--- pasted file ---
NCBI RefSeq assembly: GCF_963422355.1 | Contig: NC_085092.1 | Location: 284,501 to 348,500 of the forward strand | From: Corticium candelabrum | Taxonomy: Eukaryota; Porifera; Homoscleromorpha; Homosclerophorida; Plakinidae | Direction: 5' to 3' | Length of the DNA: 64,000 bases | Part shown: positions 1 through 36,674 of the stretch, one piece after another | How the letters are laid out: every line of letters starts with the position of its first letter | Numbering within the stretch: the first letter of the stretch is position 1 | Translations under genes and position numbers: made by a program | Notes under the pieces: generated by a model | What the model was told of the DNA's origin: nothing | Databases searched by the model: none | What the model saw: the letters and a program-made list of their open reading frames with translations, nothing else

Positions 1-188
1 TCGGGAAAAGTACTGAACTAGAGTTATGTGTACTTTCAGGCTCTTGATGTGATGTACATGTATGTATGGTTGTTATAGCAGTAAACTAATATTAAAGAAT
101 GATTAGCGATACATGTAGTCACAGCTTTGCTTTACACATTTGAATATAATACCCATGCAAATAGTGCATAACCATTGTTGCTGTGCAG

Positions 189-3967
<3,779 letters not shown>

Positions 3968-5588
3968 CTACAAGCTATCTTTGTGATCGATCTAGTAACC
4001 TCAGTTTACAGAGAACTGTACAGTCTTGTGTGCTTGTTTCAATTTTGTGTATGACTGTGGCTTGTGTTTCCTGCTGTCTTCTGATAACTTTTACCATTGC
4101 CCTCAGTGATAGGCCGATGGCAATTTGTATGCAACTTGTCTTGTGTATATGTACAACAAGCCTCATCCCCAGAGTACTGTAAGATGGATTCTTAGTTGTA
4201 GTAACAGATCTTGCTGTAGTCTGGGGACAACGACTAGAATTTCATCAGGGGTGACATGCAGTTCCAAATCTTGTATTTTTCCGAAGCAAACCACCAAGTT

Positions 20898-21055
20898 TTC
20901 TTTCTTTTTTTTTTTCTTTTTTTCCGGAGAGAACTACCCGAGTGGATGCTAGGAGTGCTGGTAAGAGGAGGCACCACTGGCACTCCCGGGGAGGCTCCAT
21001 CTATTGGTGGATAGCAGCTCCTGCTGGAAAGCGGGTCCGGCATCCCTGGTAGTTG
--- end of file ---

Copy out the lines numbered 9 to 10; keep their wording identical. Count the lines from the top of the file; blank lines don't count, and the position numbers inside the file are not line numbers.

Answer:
4001 TCAGTTTACAGAGAACTGTACAGTCTTGTGTGCTTGTTTCAATTTTGTGTATGACTGTGGCTTGTGTTTCCTGCTGTCTTCTGATAACTTTTACCATTGC
4101 CCTCAGTGATAGGCCGATGGCAATTTGTATGCAACTTGTCTTGTGTATATGTACAACAAGCCTCATCCCCAGAGTACTGTAAGATGGATTCTTAGTTGTA